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Chester - The Meaning, Origin And Facts About The Name

30/09/2014 10:55 | Updated 20 May 2015

Holly Willoughby names baby boy Chester

The name Chester, like many first names, began as a surname, and means 'camp of soldiers'. It originally denoted a person from the town of Chester.

The town takes its name from the Roman occupiers, who were based in Chester from the first to the fifth century A.D.

They called the settlement Deva Victrix, but it came to be referred to as 'castrum', meaning a fortified place, due to its position as a military outpost during the army's expansion northwards. As a first name, Chester remains uncommon but is growing in popularity in the UK, rising from 654th most popular boys' name in 1996 to 581st today.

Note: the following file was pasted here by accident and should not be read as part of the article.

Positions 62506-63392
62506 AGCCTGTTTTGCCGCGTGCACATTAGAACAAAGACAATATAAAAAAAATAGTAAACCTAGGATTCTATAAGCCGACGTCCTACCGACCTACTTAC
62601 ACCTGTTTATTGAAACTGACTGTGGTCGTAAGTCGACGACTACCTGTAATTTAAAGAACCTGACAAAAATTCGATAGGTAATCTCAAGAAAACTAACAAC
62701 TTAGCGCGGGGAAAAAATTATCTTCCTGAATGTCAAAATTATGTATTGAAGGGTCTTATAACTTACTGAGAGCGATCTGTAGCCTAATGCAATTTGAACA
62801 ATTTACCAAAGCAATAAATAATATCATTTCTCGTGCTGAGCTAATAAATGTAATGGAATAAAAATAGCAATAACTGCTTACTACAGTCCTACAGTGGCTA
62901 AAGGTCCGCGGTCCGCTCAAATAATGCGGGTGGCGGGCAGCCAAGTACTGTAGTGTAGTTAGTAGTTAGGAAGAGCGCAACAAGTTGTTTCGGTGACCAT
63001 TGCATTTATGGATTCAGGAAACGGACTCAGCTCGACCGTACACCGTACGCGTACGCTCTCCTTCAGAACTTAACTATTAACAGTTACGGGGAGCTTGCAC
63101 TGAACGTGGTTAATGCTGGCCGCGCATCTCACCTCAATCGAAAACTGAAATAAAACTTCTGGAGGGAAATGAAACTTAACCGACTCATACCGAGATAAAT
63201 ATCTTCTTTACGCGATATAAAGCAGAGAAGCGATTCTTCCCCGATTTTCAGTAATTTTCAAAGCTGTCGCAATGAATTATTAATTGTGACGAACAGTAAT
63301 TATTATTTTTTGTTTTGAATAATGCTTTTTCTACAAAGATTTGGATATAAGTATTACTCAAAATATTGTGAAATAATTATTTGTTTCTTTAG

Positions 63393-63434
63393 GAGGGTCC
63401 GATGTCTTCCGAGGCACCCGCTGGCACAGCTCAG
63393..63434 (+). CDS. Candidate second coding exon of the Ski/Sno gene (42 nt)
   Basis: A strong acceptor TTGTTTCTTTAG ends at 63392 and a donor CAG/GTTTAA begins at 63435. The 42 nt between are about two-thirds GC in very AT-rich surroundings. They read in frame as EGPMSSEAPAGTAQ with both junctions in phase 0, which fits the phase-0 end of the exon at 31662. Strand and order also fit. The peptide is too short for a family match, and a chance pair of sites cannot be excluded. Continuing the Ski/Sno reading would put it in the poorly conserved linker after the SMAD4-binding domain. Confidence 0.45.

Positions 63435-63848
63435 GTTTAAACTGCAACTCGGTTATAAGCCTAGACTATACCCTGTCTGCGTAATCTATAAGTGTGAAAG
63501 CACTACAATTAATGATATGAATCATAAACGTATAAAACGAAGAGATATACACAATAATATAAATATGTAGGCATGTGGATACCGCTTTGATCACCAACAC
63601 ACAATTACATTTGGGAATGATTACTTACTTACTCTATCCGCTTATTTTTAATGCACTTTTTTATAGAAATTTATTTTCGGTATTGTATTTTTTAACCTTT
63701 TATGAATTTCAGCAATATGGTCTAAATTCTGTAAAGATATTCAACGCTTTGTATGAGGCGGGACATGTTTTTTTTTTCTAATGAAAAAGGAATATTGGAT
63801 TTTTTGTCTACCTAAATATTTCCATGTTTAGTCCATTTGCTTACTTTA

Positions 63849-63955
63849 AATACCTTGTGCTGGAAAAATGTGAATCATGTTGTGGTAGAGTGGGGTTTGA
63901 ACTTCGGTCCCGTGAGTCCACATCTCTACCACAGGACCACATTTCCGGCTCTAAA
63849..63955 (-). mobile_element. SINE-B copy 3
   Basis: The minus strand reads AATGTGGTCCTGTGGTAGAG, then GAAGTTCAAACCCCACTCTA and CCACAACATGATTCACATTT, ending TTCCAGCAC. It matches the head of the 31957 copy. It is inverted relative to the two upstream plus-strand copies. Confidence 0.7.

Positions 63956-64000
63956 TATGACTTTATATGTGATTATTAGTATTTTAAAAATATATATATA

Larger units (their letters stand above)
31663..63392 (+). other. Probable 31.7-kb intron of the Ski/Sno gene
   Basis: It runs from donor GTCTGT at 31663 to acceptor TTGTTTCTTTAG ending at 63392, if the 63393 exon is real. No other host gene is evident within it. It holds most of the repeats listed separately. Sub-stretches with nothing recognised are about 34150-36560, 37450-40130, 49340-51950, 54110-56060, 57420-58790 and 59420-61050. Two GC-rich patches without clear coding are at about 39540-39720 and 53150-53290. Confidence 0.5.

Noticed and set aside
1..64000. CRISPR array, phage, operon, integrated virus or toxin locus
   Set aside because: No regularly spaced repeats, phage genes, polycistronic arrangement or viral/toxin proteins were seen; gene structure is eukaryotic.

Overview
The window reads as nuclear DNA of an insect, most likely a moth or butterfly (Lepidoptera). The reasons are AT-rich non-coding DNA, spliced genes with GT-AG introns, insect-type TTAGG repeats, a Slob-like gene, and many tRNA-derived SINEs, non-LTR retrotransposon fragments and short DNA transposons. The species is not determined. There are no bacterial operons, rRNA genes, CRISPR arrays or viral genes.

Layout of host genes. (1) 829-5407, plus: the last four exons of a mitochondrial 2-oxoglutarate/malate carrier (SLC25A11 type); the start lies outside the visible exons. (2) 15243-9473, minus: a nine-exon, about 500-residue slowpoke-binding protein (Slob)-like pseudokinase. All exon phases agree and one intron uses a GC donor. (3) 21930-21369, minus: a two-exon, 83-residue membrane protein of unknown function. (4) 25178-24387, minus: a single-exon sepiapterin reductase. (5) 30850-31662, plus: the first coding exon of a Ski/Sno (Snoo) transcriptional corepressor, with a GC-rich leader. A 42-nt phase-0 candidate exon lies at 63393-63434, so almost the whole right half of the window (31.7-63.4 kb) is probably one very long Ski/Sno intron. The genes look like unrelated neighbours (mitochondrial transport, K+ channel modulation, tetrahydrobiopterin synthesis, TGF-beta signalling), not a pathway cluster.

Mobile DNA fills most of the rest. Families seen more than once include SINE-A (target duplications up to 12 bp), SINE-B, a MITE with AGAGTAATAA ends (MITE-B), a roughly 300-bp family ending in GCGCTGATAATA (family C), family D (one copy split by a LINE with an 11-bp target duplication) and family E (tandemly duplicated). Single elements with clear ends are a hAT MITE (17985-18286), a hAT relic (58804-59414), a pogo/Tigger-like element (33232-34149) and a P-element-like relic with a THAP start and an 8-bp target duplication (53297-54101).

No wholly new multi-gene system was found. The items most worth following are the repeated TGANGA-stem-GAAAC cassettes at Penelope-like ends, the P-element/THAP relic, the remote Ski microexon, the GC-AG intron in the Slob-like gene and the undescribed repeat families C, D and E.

Famous people called Chester:

Chester A. Arthur, U.S president from 1881-1885

Chester Himes, American crime novelist

Chet Atkins, American guitarist

Chet Baker, jazz musician

Can be shortened to:

Chez, Chet

Surnames to avoid Chester with:

Surnames beginning with an 'R' sound, ie. Richards or Riley, might cause problems as when said aloud this combination of sounds may result in elision – when two words slurred together end up sounding like one.

Chester is also not advisable if your last name is 'Drawers'.

Similar names:

Foreign names meaning 'castle' or 'fort' include Castello (Spanish), Carden (Irish) and Mostyn (Welsh). Surnames are becoming increasingly popular as English first names - Carter, Carson and Cooper are recent examples.

Female variations:

Similar sounding girls' names include Chelsea, Charity and Chandler.

Celebrities who named their baby Chester:

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